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For Her Dark Skin: Women in MythAThon

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For Her Dark Skin: Women in MythAThon

Intro:

For the “Medea” prompt in the Women in MythAThon readathon, I read For Her Dark Skin by Percival Everett. Goodreads says it was published in 1955 before the author was born. Obviously, the date is wrong, the book was published in 1990.

The book begins in Colchis, where Jason arrives to retrieve the Golden Fleece. Unfortunately, the fleece is owned by King Aeetes, Medea’s father. In order for Jason to claim the fleece, he must perform three more tasks. The myth is that Eros made Medea fall in love with Jason so that she helped him with the tasks. Fun fact: Medea is the granddaughter of Helios, the sun God, and the niece of Circe.

Review:

In this version of the story of Medea, she is black. She still has most of the same problems as the white Medea. Black Medea seems to be fierce from the beginning. She does things for Jason that she doesn’t like and knows it’s because of a spell. White Medea lets Jason take credit for everything and doesn’t question why that we know of anyway. Of course, it may be a bigger topic than can fit into this review. There is also a book called Black Medea: Adaptations for Modern Plays by Kevin J. Wetmore that discusses different adaptions of the play “Medea” by Euripides.

In most stories, we hear about Jason, while Medea is an afterthought. In this version, Jason falls in love with Medea and vice versa. Medea even kills her own brother to help Jason escape from Colchis. Medea travels with Jason on his quests. They eventually settle in Corinth and have children together. Then Jason falls in love with someone else and forgets about Medea.

She probably doesn’t love him of her own free will thanks to Eros. So when she discovers that Jason is leaving her for another woman, she plots her revenge. Medea basically says “I don’t even like this average white dude with his stupid yellow hair.” Medea isn’t going to be forgotten so easily.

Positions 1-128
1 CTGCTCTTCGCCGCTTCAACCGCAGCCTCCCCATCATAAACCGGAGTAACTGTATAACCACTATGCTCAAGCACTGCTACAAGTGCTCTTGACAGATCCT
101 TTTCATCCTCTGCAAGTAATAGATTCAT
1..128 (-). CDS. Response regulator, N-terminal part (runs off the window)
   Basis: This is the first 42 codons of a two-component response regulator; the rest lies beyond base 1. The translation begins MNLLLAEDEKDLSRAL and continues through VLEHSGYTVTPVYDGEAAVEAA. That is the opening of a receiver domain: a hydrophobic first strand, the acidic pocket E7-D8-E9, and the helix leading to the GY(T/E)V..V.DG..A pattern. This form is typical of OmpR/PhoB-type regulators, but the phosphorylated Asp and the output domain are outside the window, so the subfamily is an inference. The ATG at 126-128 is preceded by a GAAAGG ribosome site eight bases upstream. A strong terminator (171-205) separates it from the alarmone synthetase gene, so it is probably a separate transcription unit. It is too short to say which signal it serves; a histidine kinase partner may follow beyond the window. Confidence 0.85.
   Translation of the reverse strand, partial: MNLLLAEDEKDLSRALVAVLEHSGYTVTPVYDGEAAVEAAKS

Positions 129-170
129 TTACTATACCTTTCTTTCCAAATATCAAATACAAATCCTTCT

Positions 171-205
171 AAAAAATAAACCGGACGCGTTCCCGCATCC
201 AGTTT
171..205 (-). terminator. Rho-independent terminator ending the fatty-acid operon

She kills her own children plus Jason’s mistress. It is safe to say that Eros’s love spell is broken. I’m not agreeing that she should have killed the children. Her goal was to cause pain to Jason and probably to break the spell. Could she have caused pain without killing the children? Probably.

People throughout history want to say that Medea just should have left without making a fuss. I think that men have done equally terrible things to women for even less. It doesn’t seem fair that some men get a pass and Medea is always vilified. It’s hard to hate Medea but also difficult to like her.

She did get a pass on being punished. Medea went to Athens, remarried and had at least one more child.

Conclusion:

If you are a fan of Greek tragedy and mythology with several viewpoints, then check out this book. Personally, I liked hearing Medea’s side of things. It’s so easy for Jason to say “Oh, my ex is crazy.” As if he had nothing to do with the situation.

Jason and The Argonauts will not enjoy this book quite as much.

Book Review